OSECHI RYORI | Traditional Japanese New Year Food おせち料理 (EP254)

OSECHI RYORI | Traditional Japanese New Year Food おせち料理 (EP254)

Today I want to share with you OSECHI RYORI, Japanese traditional new year dishes.

Each one of these dishes has meanings and symbolizes important things in our lives.

We prepare Osechi Ryori for a wish for good luck for the coming year. 

Let’s start with the Datemaki Sweet rolled omelet.


DATEMAKI represents knowledge because it looks like an important ancient document rolled paper and sometimes hidden from the world.

If you want to be smart, this is the food for you.

We add a lot of sugar for the recipe,  but it’s only a half amount of common recipe.

Oddly, I don’t like a sweet omelet but, this is an exception

Sugar used to be a precious and luxurious ingredient, so it was appreciated when it was invented. Our ancestors wanted to make OSECHI RYORI rich as much as they can.

ingredients for 18 cm square pan

5 large eggs

40g Hanpen fish cake

2 1/2 tablespoons sugar

1/3 teaspoon salt

1/2 tablespoon light soy sauce

2/3 tablespoon Kuzu starch (or corn starch)

1/4 cup Dashi (60ml)

1) Dissolve Kuzu starch (or corn starch) in Dashi.

The starch is used as a stabilizer.

2) Crack five eggs in blender, add in all the other ingredients.

Blend well.

3) Heat your Tamagoyaki pan on medium heat and grease the inside well.

If you don’t have a square pan, use cake tin or round pan instead.

Drop a egg mixture to make sure the pan is hot enough.

Pour in all the egg mixture and cook a couple minutes until the outside is just cooked.

4) Carefully transfer to a baking tray and cook in the oven for 10 minutes at 180°C (356℉).

Cook until the surface is golden brown and when you touch the center, and it bounces back it’s done.

 5) Take it out onto the sushi mat and flip it over. ( The upside face to you.)

Score the surface about 5 mm depth.

Gentry roll the omelet up with the mat in.

Let it is sit 10 minutes.

6) Unroll the omelet, and then roll it up again tightly.

Secure with the rubber band and let it cool to room temperature.

7) Cut into 1 cm slice, and plate.


Next, let’s make 

Goma Namasu, vinegared Daikon, and carrot.

Red and white represent the celebration and peace in our culture, so this is an indispensable dish in OSECHI.


1 large dried shiitake mushroom (10~15g)※rehydrate

1/3 pieces Aburaage (20g)

1/4 cup water (used for rehydrate) / 1 teaspoon soy sauce / 1 teaspoon sugar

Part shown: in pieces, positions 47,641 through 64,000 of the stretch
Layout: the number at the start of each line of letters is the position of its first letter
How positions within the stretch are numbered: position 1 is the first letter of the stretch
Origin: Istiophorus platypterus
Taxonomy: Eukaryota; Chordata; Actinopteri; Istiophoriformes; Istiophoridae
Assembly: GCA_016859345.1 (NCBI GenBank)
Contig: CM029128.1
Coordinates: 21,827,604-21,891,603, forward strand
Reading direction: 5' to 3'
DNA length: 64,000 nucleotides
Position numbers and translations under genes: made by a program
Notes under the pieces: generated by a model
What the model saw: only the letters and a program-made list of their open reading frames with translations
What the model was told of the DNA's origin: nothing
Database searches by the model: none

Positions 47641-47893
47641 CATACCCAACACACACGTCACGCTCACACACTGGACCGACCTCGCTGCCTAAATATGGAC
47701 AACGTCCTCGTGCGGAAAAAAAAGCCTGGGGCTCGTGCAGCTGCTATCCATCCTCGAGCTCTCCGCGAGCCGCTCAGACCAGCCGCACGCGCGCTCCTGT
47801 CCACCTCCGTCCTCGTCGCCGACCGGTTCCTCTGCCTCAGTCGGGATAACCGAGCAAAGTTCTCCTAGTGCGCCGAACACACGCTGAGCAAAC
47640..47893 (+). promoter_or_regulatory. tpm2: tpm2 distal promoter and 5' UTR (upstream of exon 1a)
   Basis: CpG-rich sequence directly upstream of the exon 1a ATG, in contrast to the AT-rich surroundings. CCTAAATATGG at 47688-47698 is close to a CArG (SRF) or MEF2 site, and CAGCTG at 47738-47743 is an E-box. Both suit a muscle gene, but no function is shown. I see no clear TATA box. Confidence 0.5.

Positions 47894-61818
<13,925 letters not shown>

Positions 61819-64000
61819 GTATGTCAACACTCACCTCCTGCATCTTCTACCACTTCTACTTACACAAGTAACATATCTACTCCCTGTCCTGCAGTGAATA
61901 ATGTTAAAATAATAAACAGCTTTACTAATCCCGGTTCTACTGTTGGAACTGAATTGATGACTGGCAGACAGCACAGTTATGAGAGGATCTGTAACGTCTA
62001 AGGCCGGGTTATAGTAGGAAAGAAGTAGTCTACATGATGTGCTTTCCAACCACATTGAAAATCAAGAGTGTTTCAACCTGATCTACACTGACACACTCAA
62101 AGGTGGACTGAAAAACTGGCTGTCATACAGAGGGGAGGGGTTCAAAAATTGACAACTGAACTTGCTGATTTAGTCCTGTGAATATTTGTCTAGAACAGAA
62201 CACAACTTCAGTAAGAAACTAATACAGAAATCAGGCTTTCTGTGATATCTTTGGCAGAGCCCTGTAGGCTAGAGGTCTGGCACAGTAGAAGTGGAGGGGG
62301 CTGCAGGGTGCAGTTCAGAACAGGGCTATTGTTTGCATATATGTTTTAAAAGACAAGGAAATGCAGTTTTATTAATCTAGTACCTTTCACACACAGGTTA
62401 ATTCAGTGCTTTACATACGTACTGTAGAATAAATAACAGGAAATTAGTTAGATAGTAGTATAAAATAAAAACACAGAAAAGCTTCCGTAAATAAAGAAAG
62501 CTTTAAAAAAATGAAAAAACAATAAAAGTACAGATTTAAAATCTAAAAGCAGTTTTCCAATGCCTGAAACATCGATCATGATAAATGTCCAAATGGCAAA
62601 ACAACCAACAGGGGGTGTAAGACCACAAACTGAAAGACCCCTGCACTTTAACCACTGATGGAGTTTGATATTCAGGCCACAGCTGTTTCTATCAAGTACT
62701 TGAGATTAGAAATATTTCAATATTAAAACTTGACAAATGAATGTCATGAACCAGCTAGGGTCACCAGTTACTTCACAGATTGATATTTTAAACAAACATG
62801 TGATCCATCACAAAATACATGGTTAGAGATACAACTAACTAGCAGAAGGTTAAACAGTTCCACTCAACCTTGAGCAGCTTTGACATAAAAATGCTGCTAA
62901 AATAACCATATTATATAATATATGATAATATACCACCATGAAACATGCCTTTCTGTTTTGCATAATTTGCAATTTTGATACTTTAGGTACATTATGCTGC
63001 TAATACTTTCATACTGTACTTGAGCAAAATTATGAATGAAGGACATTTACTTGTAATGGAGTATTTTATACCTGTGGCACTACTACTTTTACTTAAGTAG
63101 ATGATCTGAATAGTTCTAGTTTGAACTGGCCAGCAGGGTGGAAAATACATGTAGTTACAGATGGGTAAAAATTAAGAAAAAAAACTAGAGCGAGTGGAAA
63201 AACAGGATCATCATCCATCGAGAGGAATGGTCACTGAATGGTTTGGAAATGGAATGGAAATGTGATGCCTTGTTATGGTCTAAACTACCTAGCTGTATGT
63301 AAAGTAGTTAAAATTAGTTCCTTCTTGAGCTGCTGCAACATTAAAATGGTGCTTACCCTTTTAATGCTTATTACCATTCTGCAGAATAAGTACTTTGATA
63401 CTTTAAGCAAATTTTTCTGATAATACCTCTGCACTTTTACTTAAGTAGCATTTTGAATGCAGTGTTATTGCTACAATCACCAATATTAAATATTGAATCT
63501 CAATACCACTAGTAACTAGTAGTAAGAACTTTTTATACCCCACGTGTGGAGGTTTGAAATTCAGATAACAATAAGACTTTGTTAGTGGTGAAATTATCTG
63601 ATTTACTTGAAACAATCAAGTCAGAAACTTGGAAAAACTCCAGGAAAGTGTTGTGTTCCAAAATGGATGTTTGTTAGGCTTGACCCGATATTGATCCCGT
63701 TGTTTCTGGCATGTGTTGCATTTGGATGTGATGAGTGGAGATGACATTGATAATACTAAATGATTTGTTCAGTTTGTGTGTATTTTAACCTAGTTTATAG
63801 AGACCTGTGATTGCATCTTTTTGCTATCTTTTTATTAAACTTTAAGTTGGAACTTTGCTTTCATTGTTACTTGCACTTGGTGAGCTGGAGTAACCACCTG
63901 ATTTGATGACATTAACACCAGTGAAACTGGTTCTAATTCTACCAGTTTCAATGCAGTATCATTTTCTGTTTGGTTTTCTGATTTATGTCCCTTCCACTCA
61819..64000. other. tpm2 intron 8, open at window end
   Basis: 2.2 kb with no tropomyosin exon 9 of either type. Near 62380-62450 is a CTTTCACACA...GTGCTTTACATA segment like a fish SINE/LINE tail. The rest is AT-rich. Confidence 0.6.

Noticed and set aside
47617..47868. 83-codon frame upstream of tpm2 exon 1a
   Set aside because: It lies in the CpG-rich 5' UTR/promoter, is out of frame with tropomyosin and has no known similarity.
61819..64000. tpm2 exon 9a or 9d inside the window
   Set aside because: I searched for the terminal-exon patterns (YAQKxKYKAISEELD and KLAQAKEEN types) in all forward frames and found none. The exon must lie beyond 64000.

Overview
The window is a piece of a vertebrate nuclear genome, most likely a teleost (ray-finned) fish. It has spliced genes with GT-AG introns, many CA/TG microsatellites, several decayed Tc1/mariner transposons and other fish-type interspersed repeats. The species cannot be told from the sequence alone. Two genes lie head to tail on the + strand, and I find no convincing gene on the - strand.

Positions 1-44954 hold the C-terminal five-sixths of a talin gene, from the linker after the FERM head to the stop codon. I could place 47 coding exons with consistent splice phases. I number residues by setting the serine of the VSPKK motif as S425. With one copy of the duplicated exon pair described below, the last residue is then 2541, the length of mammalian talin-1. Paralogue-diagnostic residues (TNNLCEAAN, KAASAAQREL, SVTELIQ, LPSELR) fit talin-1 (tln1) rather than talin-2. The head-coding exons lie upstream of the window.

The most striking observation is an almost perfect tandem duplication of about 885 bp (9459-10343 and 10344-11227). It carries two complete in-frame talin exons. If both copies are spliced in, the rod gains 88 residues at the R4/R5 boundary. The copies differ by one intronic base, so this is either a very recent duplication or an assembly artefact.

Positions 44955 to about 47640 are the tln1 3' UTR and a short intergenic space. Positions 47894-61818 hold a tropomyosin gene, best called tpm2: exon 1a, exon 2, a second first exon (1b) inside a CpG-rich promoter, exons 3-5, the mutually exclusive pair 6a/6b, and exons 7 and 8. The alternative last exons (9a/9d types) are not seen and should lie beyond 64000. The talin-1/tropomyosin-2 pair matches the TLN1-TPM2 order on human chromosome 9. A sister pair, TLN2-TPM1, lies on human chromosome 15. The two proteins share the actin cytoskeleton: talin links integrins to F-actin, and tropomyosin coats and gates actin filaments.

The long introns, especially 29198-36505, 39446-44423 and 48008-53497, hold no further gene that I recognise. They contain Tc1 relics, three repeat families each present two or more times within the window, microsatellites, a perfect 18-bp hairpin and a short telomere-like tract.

20g carrot

200g Daikon

2 tablespoon sesame seeds

1 tablespoon sesame paste

1 tablespoon rice vinegar

1 tablespoon sugar

1/2 teaspoon light soy sauce

1) Soak dried shiitake mushroom in the water for at least one hour to overnight. Slice into thin strips.

2) Cut open the Aburaage into two. Cut into thin strips.

3) Put the Shiitake and Aburaage into the pot. Add in sugar and soy sauce and the water to rehydrate.

Cook on medium heat until almost all of the liquid is gone for several minutes, covered.

4) Thinly slice carrot, and cut into thin strips. Cut daikon as well.

Sprinkle 1/3 teaspoon of salt into the daikon and a pinch of salt for the carrot. Toss and let it soften.

5) sesame dressing.

Heat a pan on low and add in white sesame seed.

Toast until fragrant for about a couple of minutes or until pop up.

Transfer to a mortar,  and grind until half has done.

If you don’t have a grinder, put sesame between a paper towel and cut with your knife.

Or just replace it with sesame paste.

6) Add in sesame paste, sugar, rice vinegar, and light sauce.

Mix until well combined.

7) Add in cooked shitake mushroom and Aburaage squeezed carrot and Daikon. Mix until well combined.


Next let’s make Tazuna konnyaku.

Tadzuna represents a rein for horse,  and that means we can control our mind to go for the target.

And it represents a knot which means having a good relationship with a partner as well.


1 konjac

1/2 cup (120ml) Dashi

1/2 tablespoon soy sauce

1/2 tablespoon Mirin

1 teaspoon sugar

1) Slice konjac into 5 mm slices and cut a slit in the center about 2 cm and flip it over from the slit.

2) Put it in the pot and cover with the water and bring it to a boil discard the water.  Preboiling make konjac soft and easy to soak up dashi.

3) Add in Dashi, soy sauce, Mirin and sugar.

Cook about 15 minutes or until almost all of the liquid is gone. Set aside.


Shrimp represents longevity.

The shape symbolizes the older generation whose back is bowed with the hard work at the rice paddy.

We admire them for developing society so we all want to be

 like that.


4 shrimp

2 tablespoon Sake

1 tablespoon Mirin

1 tablespoon soy sauce

1 teaspoon sugar

2 slices ginger

1) Cut off the tips of the shrimps.

2) Put sake, Mirin, soy sauce, sugar, and two slices of ginger and bring it to a boil.

3) Put in your prepared shrimp, cover, and cook for three minutes.

4) Flip it over and cook for one minute and turn the heat off and cook in the remaining heat.  


The last one is easy Kuri Kinton mashed sweet potato.

Usually, we mixed the mashed sweet potato with chestnut, but I don’t have it so I made it with the sweet potato only.

The color is golden so it represents gold.

So it represents financial prosperity.


1 small baked sweet potato (That’s it!)

Peel the baked sweet potato and mash it.  Shape into a small ball, and that’s it!

Other Dishes

I want to prepare eight dishes.

Eight means “expanding luck”  in our culture,  so I added 2 dishes to make my Osechi consists of 8 dishes.






100g Kuromame (Japanese black beans)

80g sugar

a pinch of salt

All the Osechi for 2021 is done!

I used to spend a whole day to make much more Osechi.

But now, I make dishes that our family really like.  

It took two hours to make all the dishes.

And I hope you will give this recipe, one or a try!

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